In September 2011 I had the great pleasure of meeting Mark Dunkelman and his wife Annette in Cork, Ireland. Many readers will be aware of Mark’s exceptional and inspiring work on the 154th New York Infantry, which is surely unsurpassed by any other regimental scholar of the Civil War. Mark’s incredible grasp of the history of the unit and it’s men has allowed him to repeatedly bring readers beyond purely narrative military history, exploring wider aspects of service such as motivation, morale and memory. I have personally found many of the themes elucidated by Mark highly influential in my own approach to examining the Irish experience of the conflict. To date, his publications on the 154th have included The Hardtack Regiment: An Illustrated History of the 154th Regiment New York State Volunteers (with Michael Winey), Gettysburg’s Unknown Soldier: The Life, Death and Celebrity of Amos HumistonBrothers One and All: Esprit de Corps in a Civil War Regiment, War’s Relentless Hand: Twelve Tales of Civil War Soldiers, and Marching with Sherman: Through Georgia and the Carolinas with the 154th New York. If you are interested in discovering the types of historical examination that are possible at the regimental level, then these works are a must. It was the continuation of such efforts that took Mark and Annette to Ireland in 2011. It was a visit that led to not only an extremely enjoyable night in Cork City, but has, I am pleased to say, also now resulted in another addition to Mark’s corpus on the 154th New York. This latest publication is of special significance for those interested in the Irish experience, as it has as its focus the one-time Colonel of the regiment, Westmeath man Patrick Henry Jones.

Patrick Henry Jones: Irish American, Civil War General and Gilded Age Politician by Mark H. Dunkelman

Patrick Henry Jones: Irish American, Civil War General and Gilded Age Politician by Mark H. Dunkelman

It is often remarked that there has been more written about the Irish experience of the American Civil War than on any other ethnic group, a statement which is undoubtedly true. However, there remains– to my mind at least– many aspects of the Irish experience that still warrant significant attention. The concentration of effort has largely been focused on military histories of the Irish Brigade, or on certain famed Irish individuals of the era, such as Thomas Francis Meagher and Patrick Cleburne. This is of course an issue that is consistently being addressed, notably by academic scholars in the United States and Britain who are widening our understanding of the Irish experience significantly. Despite this, there is much to be done. As yet (and somewhat surprisingly) we have no history of the Irish Brigade which comprehensively examines that unit’s story beyond its battlefield experiences. We have no history at all of Corcoran’s Irish Legion; little work has been carried out on the overwhelming majority of Irish who served in non-ethnic units; virtually nothing has been done on the Irish in Union Navy, where 1 in 5 Jack Tars were of Irish birth. Another area which would benefit from more attention are examinations of Irishmen who rose to senior rank. Outside of the likes of Meagher and Cleburne, such works are rare (though not wholly absent- for a comprehensive listing see the Biography section on the Books page here). For example, Michael Corcoran has never been the subject of a biography, nor has Thomas Alfred Smyth, regarded as the most effective Union Irish General of the war (though a book on Smyth is in preparation). It is in this context that Patrick Henry Jones: Irish American, Civil War General and Gilded Age Politician has arrived, and it is an exemplar of the potential value of such avenues of research.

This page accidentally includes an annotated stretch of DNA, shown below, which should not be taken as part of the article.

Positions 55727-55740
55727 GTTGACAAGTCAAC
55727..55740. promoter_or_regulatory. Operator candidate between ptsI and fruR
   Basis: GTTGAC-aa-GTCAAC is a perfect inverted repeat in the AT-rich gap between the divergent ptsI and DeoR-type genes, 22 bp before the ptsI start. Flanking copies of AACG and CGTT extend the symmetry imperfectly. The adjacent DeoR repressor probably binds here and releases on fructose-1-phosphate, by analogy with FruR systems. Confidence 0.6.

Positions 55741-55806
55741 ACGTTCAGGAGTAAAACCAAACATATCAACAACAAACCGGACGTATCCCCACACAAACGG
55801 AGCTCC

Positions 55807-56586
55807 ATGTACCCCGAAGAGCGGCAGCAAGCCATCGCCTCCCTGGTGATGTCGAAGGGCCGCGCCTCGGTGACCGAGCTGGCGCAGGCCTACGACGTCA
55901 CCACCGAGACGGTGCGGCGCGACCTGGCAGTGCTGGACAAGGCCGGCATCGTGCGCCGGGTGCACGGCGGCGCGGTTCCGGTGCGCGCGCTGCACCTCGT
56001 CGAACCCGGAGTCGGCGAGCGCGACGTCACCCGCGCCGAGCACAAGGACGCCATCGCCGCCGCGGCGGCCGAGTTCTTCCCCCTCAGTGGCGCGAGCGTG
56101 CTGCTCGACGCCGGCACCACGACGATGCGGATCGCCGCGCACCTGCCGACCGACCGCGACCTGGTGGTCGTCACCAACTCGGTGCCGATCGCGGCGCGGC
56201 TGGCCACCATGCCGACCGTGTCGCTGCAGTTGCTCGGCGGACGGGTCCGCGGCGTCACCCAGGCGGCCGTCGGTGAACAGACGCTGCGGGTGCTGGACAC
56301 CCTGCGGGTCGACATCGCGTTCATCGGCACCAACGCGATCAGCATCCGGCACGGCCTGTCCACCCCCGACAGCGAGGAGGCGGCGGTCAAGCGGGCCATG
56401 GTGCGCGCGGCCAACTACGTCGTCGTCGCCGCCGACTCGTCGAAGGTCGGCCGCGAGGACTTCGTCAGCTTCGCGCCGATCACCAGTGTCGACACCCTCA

Anyone familiar with Mark Dunkelman’s approach to history will not be disappointed with this book. As should be the case, the biography examines Jones’s life in full, placing the Irishman’s Civil War service in the context of his life experience. The first chapter deals with the family story around Clonmellon, Co. Westmeath, where Patrick was born on 18th November 1830, and the circumstances which led the family to emigrate to New York. It was here that Patrick would begin his long-standing connection with Cattaraugus County, a connection that ultimately led him to command of the 154th New York. But much was to happen prior to this.

Upon reaching adulthood, Patrick Henry Jones spent much of the pre-war years working as a journalist for papers such as the Cattaraugus Republican, the Buffalo Republic and the Buffalo Sentinel before eventually settling on a career in the law. On the face of things, Patrick’s ante-bellum career path provides an example of just how far an Irish emigrant could rise in the United States. However, his family experience was significantly more nuanced than this. In fact, the Jones’s faced significant Know-Nothing prejudice in 1850s Cattaraugus, which would ultimately split the family. It led Patrick’s parents and siblings to depart for new prospects in Garryowen, Iowa, an undertaking which is explored is some detail in Dunkelman’s book. In so doing, Patrick was left alone to forge his future in New York, something which he did with ever increasing success. Defying the potential handicap of his origins, he became a mainstay of his local community in Ellicottville, where he combined his professional work with an increased social profile. Then came 1861, and war.

Of the book’s 11 chapters, two are taken up with Jones’s life in Union blue. This began in 1861 as a Second Lieutenant in the Allegany Chamberlain Guards, which by happenstance would end up becoming a part of the 37th New York Infantry, the ‘Irish Rifles’, although Jones’s company was made up of Cattaraugus County men. The sometimes difficult dynamic between the Allegany soldiers and the Irishmen is a fascinating aspect of what followed; one imagines such tensions would have been trying for Jones. The Cattaraugus troops also disliked their ineffective Colonel, John McCunn, an Irishman inculcated in the corruption of Tammany Hall, and a man who one soldier described as “graceless, godless, unmitigated, forward and backward, blarneying, duplicity-dealing McCunn.” The difficulties among elements of the regiment’s leadership in the war’s early days are well assessed by Dunkelman; they would eventually lead to the demise of McCunn and his removal from command. His replacement was the competent regular Samuel Hayman, under whose tutelage Jones military career began to flourish. Patrick Henry Jones’s performance would eventually see him rise to the Colonelcy of the 154th New York Infantry in late 1862, a regiment composed of eight Cattaraugus county and two Chautauqua county companies. It was a further mark of the Irishman’s position within his local New York community. The regiment formed part of the 11th Corps, which had trying times ahead at Chancellorsville and Gettysburg. Jones missed the clash in Pennsylvania due to being wounded and taken prisoner on the former battlefield. When he returned to his men in late November 1863 they had moved to the Western Theater, and it was in the West during 1864 that Jones would do much sterling service commanding one of Sherman’s brigades, service which would eventually see his promotion to Brigadier-General in 1865.